According to the U.S. Centers for Disease Control and Prevention, one in four Americans lives with a disability. These disabilities span across six general categories: mobility, cognition, hearing, vision, independent living and self-care. 

And yet, according to Alice Wong, Founder and Director of the Disability Visibility Project, many Americans with disabilities also experience invisibility, and accommodations for these citizens can be an afterthought by governments, employers and individuals. 

Wong created the Disability Visibility Project in 2014. “Originally, it started as a one-year campaign to collect oral histories from the disability community in the lead up to the 25th anniversary of the Americans with Disabilities Act in July 2015,” she said. “I formed a community partnership with StoryCorps, an oral history nonprofit because I wanted us to have a chance to tell our own stories and create our own history.” 

This partnership allowed Wong to be very hands-on as well as inclusive. “I initially thought I would interview people I know who I think are super interesting and cool in the San Francisco Bay Area,” she said, “and by using social media I was able to encourage disabled people across the country to participate as well.” 

She didn’t realize the project would still be active five years later, let alone expand into new initiatives. “Right now, people can still participate by using the StoryCorps app and information can be found on my website,” Wong said. “The DVP has grown and evolved into other activities such as guest essays, Twitter chats, a podcast, and other collaborations.” 

The Disability Visibility Project website hosts dozens of oral history interviews, and Wong is always posting more. “The interviews are on my website for people to listen or read and they’re also on Soundcloud if people encounter them there,” she said. “People have shared a lot of positive feedback and that’s all the evaluation I need.”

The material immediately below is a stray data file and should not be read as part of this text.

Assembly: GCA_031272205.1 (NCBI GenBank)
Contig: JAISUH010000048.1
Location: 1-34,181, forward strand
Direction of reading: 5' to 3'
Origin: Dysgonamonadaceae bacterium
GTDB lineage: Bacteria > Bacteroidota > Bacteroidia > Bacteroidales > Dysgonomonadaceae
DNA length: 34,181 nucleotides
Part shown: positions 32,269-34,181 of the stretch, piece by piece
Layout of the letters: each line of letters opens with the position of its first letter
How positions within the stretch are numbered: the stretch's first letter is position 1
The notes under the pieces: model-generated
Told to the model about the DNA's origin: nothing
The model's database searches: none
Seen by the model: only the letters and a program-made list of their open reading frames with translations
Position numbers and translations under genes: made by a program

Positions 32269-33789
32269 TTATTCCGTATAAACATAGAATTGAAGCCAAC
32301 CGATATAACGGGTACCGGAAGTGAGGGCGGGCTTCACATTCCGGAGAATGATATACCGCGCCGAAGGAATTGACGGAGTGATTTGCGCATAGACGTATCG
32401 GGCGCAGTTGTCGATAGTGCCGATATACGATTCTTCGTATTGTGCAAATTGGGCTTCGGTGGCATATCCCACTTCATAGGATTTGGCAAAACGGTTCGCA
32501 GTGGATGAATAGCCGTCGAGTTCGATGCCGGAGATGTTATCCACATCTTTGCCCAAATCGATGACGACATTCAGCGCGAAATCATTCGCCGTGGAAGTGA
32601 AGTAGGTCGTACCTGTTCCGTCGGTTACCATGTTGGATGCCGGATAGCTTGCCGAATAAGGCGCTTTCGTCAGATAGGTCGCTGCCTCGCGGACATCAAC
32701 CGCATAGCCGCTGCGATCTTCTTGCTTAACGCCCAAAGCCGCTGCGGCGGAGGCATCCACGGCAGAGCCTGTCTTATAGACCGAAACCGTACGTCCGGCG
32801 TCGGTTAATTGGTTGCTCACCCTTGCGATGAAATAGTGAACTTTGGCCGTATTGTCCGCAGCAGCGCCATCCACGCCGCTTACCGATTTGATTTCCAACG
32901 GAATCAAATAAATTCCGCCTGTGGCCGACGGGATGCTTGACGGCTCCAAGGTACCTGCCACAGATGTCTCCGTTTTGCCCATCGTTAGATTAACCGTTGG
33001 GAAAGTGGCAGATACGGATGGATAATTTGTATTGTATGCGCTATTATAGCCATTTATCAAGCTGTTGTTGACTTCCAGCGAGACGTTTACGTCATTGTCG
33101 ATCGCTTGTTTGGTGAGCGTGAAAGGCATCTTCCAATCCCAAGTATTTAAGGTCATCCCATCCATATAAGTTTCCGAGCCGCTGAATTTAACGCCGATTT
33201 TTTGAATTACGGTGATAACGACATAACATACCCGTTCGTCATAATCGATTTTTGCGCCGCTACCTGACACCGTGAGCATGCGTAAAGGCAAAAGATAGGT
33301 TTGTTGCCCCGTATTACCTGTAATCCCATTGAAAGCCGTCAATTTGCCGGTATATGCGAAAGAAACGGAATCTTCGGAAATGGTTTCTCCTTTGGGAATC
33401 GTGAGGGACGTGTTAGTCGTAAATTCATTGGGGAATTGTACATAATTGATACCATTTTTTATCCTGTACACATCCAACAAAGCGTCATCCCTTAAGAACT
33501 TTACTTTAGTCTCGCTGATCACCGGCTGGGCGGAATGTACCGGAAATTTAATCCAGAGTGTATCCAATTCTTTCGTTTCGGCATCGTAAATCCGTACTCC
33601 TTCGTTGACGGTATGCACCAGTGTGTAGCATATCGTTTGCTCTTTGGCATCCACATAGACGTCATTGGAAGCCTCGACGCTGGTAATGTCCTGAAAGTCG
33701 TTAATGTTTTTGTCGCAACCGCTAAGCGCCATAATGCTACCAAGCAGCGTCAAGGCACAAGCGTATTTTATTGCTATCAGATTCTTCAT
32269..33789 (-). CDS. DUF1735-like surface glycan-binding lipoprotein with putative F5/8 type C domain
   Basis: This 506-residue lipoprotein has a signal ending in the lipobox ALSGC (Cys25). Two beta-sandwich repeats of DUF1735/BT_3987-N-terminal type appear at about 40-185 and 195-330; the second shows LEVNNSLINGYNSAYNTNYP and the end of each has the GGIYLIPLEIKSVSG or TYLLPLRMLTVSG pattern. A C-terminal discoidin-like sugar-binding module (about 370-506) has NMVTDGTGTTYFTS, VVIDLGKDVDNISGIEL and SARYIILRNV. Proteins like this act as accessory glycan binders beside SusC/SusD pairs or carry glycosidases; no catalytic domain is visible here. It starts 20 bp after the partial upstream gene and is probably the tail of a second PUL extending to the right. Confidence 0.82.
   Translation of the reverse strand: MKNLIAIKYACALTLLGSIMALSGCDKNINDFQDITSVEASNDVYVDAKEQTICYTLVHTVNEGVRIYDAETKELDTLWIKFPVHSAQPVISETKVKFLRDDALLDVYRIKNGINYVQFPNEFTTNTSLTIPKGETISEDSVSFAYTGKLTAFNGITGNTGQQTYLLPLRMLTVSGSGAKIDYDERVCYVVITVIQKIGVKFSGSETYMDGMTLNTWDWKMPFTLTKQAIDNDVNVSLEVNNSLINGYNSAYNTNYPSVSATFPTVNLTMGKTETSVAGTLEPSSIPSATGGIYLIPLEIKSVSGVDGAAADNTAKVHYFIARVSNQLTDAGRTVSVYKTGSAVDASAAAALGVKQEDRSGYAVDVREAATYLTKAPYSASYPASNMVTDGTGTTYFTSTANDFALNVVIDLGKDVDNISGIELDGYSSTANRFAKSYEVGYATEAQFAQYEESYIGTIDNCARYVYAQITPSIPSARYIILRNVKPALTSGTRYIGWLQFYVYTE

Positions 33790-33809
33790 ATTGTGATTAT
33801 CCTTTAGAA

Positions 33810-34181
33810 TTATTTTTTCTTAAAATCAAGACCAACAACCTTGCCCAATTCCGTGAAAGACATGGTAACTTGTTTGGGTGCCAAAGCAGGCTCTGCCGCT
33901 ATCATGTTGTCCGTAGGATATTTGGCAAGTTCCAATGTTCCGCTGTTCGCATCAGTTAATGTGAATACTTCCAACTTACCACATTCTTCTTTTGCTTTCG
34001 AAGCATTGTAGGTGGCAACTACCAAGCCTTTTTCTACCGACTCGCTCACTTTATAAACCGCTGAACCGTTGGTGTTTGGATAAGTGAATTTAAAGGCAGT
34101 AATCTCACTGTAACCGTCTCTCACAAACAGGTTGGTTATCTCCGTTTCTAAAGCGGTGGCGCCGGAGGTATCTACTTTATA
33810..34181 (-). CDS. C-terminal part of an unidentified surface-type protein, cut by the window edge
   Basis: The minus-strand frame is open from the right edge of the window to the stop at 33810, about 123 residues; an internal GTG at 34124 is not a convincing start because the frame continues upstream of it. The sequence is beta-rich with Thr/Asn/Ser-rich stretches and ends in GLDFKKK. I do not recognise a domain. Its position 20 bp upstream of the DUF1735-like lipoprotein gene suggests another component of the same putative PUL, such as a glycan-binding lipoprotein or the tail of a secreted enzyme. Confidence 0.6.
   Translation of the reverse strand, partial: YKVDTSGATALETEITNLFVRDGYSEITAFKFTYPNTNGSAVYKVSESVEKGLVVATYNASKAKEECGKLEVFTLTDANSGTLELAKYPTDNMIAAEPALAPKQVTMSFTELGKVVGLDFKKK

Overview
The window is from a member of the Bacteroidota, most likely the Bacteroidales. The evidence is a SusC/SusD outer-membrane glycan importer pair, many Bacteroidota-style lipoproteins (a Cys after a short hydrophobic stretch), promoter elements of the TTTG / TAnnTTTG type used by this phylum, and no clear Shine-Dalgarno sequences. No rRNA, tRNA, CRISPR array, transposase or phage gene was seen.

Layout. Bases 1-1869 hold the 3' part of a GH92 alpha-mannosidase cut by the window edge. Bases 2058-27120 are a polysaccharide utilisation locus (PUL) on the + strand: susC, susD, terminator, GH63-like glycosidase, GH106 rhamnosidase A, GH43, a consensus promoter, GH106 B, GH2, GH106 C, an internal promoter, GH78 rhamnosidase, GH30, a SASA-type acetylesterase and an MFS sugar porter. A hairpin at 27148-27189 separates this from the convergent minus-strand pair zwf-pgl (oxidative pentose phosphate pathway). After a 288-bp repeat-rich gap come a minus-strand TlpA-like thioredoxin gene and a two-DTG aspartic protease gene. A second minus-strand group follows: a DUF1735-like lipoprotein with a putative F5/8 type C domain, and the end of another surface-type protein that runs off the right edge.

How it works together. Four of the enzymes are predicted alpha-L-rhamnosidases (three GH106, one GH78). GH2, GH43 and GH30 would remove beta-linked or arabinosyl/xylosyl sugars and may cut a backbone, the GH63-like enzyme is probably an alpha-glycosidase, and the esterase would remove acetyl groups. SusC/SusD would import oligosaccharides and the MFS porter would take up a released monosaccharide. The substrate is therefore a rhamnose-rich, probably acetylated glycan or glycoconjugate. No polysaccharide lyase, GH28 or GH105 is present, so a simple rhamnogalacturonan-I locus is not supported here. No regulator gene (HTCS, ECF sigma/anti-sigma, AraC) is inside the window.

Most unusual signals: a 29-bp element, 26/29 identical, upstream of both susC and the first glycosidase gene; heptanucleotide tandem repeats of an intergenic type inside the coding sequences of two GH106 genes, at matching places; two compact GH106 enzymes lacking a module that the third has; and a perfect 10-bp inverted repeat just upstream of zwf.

In truth, though, Wong takes a broader approach to monitoring her project. “I have metrics for my website, social media, and podcast, but that doesn’t tell the whole story,” she said. “What matters to me most is how much joy it brings me.” 

Out of these projects, Wong came to edit two anthologies of writings on disability, the first an anthology in 2018 called Resistance and Hope: Essays by Disabled People. “Resistance and Hope was a wonderful experience because it came out of a need to create in response to terror and uncertainty after Election Day 2016,” Wong said. “I learned how to self-publish thanks to the advice of friends and enjoyed bringing together some amazing disabled activists.” 

The book format gave this collection staying power. “Even though it’s been two years, people are still discovering it and using it in classes or in their book discussion groups,” Wong said. “I love that once you put something out in the world you cannot predict the life this book will have.” 

This gave Wong all the more motivation to compile a new anthology in 2020, entitled Disability Visibility: First-Person Stories from the Twenty-First Century. “Disability Visibility is different in that it’s not as specific as my previous anthology which focused on the relationship between resistance and hope,” she said. “With my new book, I wanted to capture this moment in time, the first two decades of the 21st century and highlight what disabled people are doing, thinking, and caring about.” 

And yet this new anthology is unlikely to be Wong’s last. “This is just a small sample of brilliant work out there,” she said, “and I want people to become engaged and curious to learn more after reading it.” 

Wong’s goal is to permanently disrupt stereotypes about disability. “Disability is a creative and generative force,” she said. “Disability culture is amazing and we are part of every single community.” 

The Disability Visibility Project website is intended to be an ongoing living site that documents this culture. “I encourage people to listen and learn from disabled people who are our modern day oracles,” she said, “especially in the midst of the pandemic.”

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